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Govt. decision to give two million farming families freehold land deeds will lead to shanty towns – Udaya

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Udaya Gammanpila

By Saman Indrajith

The government’s decision to give two million farming families freehold land deeds will lead to shanty towns popping up in most major towns in Sri Lanka, Pivithuru Hela Urumaya (PHU) leader Udaya Gammanpila said.

Gammanpila added that President Ranil Wickremesinghe’s Urumaya Freehold Deed Programme could probably mark the end of Sri Lankan smallholder farming.

Gammanpila said that farmers only mad money during crop harvesting periods, i.e., at most three times a year.

“A typical farmer borrows money to cover daily expenses. Then he pays these loans with the money he makes during the harvest. Sometimes, he suffers crop losses due to natural disasters, diseases and insects. Sometimes, the farmers commit suicide, but because they do not have freehold titles, the land remains in the family,” he said.

Gammanpila said that since Independence, successive governments have given farmers deeds that are not transferable or sellable. None of these governments have freehold deeds because it was understood that farmers were in a debt trap.

“These days, farmers are facing greater economic challenges than ever. If we give them freehold land, within two years, a significant number of farming families will sell their lands. We will have so many landless people.”

The PHU leader said that most farmers are indebted to loan sharks. This is mainly the fault of banks, which are hesitant to give loans to farmers. Most bank loan schemes are aimed at monthly wage earners.

“The government recently decided that it will not purchase paddy this year. It will, however, give nine billion rupees to small and medium-scale rice millers so that they can buy paddy from farmers. If the government can come up with new schemes to support millers, it should also do something for farmers.”

About 35 percent of the workforce is in the informal sector, and the government and banks must come up with creative schemes to cater to their needs, too, he said.

“Now, the loan sharks can’t ask the farmers to keep their deeds as collateral. With freehold titles, loan sharks can ask farmers to do so, and the moment something goes wrong, these unscrupulous businessmen will take over farmers’ lands. What will the farmers do? Because of their pride, most people will come into the main towns with their families, instead of becoming a labourer. They will set up a shed, and we will soon have colonies of shanties.”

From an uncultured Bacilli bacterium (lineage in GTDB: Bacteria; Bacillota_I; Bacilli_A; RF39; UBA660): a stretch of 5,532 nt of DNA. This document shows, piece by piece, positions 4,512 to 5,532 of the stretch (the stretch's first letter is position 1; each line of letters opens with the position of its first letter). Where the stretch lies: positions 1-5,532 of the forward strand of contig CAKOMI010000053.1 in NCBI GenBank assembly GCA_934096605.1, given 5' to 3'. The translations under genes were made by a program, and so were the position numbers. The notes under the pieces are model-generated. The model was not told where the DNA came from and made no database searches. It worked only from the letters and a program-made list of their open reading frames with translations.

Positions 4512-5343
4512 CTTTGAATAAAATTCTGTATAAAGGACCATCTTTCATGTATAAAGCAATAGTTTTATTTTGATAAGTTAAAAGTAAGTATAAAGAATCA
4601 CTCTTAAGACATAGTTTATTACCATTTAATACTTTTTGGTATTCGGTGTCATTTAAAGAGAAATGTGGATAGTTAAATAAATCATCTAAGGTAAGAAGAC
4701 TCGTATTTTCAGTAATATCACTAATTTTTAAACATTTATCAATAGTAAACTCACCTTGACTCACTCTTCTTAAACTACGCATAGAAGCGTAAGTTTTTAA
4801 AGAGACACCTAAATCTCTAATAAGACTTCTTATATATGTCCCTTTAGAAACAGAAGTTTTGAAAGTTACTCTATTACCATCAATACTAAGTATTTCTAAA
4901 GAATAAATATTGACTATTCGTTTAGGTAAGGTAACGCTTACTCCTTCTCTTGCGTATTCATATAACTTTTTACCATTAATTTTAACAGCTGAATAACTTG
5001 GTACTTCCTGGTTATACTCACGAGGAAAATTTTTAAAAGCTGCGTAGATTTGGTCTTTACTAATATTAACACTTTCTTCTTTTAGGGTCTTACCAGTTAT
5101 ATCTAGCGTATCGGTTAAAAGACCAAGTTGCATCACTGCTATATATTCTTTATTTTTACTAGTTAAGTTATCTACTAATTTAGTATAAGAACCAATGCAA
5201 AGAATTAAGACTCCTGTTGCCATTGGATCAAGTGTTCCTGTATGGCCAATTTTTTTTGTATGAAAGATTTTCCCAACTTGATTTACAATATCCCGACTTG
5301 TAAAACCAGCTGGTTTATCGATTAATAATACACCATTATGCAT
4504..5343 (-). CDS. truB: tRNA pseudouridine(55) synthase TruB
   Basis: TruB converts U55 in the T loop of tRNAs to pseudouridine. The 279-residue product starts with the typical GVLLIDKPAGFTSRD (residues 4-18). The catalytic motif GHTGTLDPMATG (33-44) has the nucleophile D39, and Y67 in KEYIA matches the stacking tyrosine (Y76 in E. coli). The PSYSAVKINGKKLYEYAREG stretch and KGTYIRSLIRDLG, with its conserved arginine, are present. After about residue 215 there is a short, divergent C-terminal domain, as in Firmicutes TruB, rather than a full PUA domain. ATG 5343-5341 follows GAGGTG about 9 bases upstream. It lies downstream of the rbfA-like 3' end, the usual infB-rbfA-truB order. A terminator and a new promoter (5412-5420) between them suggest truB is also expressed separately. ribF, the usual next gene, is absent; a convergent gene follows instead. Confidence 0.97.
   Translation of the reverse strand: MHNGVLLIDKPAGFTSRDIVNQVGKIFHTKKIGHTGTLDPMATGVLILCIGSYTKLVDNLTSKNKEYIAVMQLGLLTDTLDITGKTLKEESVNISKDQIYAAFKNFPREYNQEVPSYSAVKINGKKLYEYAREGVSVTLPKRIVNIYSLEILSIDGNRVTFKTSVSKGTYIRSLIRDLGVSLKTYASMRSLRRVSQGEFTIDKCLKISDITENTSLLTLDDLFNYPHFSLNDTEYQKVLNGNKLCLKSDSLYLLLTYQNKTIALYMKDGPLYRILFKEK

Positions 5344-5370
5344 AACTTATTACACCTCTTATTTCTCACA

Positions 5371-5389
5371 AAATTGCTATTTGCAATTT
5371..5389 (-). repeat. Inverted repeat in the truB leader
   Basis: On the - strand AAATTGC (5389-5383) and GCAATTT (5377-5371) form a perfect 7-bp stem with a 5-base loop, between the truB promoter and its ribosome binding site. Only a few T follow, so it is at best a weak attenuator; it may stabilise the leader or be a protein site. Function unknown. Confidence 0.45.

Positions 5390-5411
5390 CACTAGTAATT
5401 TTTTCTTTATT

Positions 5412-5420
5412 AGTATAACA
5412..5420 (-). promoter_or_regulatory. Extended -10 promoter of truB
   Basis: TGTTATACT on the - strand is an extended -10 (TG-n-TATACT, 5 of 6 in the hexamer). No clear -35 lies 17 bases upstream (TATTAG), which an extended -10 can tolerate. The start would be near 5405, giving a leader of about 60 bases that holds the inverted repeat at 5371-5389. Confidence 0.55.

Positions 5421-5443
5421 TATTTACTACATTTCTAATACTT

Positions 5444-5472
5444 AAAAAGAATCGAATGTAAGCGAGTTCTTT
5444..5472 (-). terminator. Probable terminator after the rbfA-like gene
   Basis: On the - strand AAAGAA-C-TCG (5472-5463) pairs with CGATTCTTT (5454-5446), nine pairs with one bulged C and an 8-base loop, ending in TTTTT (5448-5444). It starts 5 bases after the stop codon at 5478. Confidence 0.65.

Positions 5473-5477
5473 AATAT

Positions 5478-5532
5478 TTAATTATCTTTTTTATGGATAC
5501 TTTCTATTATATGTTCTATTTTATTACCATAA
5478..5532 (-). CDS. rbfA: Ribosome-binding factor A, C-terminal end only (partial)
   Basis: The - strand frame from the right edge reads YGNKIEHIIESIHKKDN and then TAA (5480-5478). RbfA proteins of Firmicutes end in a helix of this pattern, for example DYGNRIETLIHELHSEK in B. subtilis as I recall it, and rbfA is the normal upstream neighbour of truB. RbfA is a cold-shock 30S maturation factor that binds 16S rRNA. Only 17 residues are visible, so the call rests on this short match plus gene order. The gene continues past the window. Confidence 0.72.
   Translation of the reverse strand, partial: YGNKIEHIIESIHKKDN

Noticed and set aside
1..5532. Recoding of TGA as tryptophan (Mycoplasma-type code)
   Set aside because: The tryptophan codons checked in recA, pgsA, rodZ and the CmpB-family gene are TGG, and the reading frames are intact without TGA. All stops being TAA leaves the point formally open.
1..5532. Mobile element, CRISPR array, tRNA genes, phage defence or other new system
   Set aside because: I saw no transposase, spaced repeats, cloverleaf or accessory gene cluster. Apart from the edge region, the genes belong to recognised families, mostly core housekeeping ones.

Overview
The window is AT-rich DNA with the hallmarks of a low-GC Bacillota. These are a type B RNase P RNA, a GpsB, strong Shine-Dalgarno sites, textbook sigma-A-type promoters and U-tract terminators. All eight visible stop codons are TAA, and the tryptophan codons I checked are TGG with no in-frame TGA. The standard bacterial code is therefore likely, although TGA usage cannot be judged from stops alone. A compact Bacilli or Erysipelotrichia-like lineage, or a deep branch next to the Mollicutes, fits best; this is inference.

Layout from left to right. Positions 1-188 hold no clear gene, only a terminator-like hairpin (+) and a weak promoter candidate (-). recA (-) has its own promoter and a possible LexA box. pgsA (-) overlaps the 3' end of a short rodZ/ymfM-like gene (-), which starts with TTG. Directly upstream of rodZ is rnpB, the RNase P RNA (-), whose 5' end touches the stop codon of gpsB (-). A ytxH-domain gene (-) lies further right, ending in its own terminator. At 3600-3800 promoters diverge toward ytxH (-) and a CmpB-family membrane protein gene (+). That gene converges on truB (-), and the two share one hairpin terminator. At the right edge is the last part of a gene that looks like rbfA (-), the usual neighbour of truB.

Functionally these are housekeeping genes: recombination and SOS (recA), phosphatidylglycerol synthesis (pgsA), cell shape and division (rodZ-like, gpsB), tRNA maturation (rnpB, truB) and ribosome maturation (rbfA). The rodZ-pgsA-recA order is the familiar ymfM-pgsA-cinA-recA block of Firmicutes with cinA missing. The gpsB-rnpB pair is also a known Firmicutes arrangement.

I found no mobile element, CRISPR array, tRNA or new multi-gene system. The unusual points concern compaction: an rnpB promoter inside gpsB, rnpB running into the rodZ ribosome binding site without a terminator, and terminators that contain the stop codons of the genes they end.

Gammanpila said that such shanty towns can be seen across South Asia. We escaped that because Presidents Ranasinghe Premadasa and Mahinda Rajapaksa pumped money into rural infrastructure. Despite the many shortcomings of the initiatives of these men, most Sri Lankan villages have schools, a road network and basic infrastructure that prevented an exodus of villagers into towns.

“These shanty towns become dens of inequity. There will be diseases and crime. Unplanned urbanization will lead to a plethora of socio-economic problems. Just look at India, Bangladesh, Nepal, Indonesia, etc.”

Gammanpila said the government needs to introduce farming insurance, and state banks should come up with deposit and lending schemes for farmers. Even if we had such schemes, this is the worst time to expose farmland to market mechanisms, he said.

“The price of locally manufactured goods have doubled in the last 18 months. Price of imports has tripled. Most people are selling their assets to make ends meet. At this point, we are giving farmers another item they can sell or pawn. Why are people taking loans now? It’s to bridge the gap between income and expenses. They are not borrowing to invest. There is no way that people can pay these loans. This is the reality.”

The PHU MP said he has no problem introducing a freehold deed scheme once the economy has recovered and bank loans and insurance schemes for farmers have been established.

“Even now, there is nothing preventing farmers from joining hands with others to start collectives, establish businesses or lease the land to another farmer in the same category. There are people who have established farmer’s cooperatives. We also have other state lands that can be released for large-scale commercial agriculture.”



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Advisory for Severe Lightning issued to Western, Southern, Sabaragamuwa, Northern and North-western provinces and in Monaragala district today (12)

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Advisory for Severe Lightning issued by the natural hazards early warning center at 01.30 p.m. to 11.30 p.m. on 12 April 2024

Thundershowers accompanied by severe lightning are likely to occur at several places in Western, Southern, Sabaragamuwa, Northern and North-western provinces and in Monaragala district.

There may be temporary localized strong winds during thundershowers.

General public is kindly requested to take adequate precautions to minimize damages caused by lightning activity.

ACTION REQUIRED:

The Department of Meteorology advises that people should:
• Seek shelter, preferably indoors and never under trees.

• Avoid open areas such as paddy fields, tea plantations and open water bodies during thunderstorms.

• Avoid using wired telephones and connected electric appliances during thunderstorms.

• Avoid using open vehicles, such as bicycles, tractors and boats etc.

• Beware of fallen trees and power lines.

• For emergency assistance contact the local disaster management authorities.
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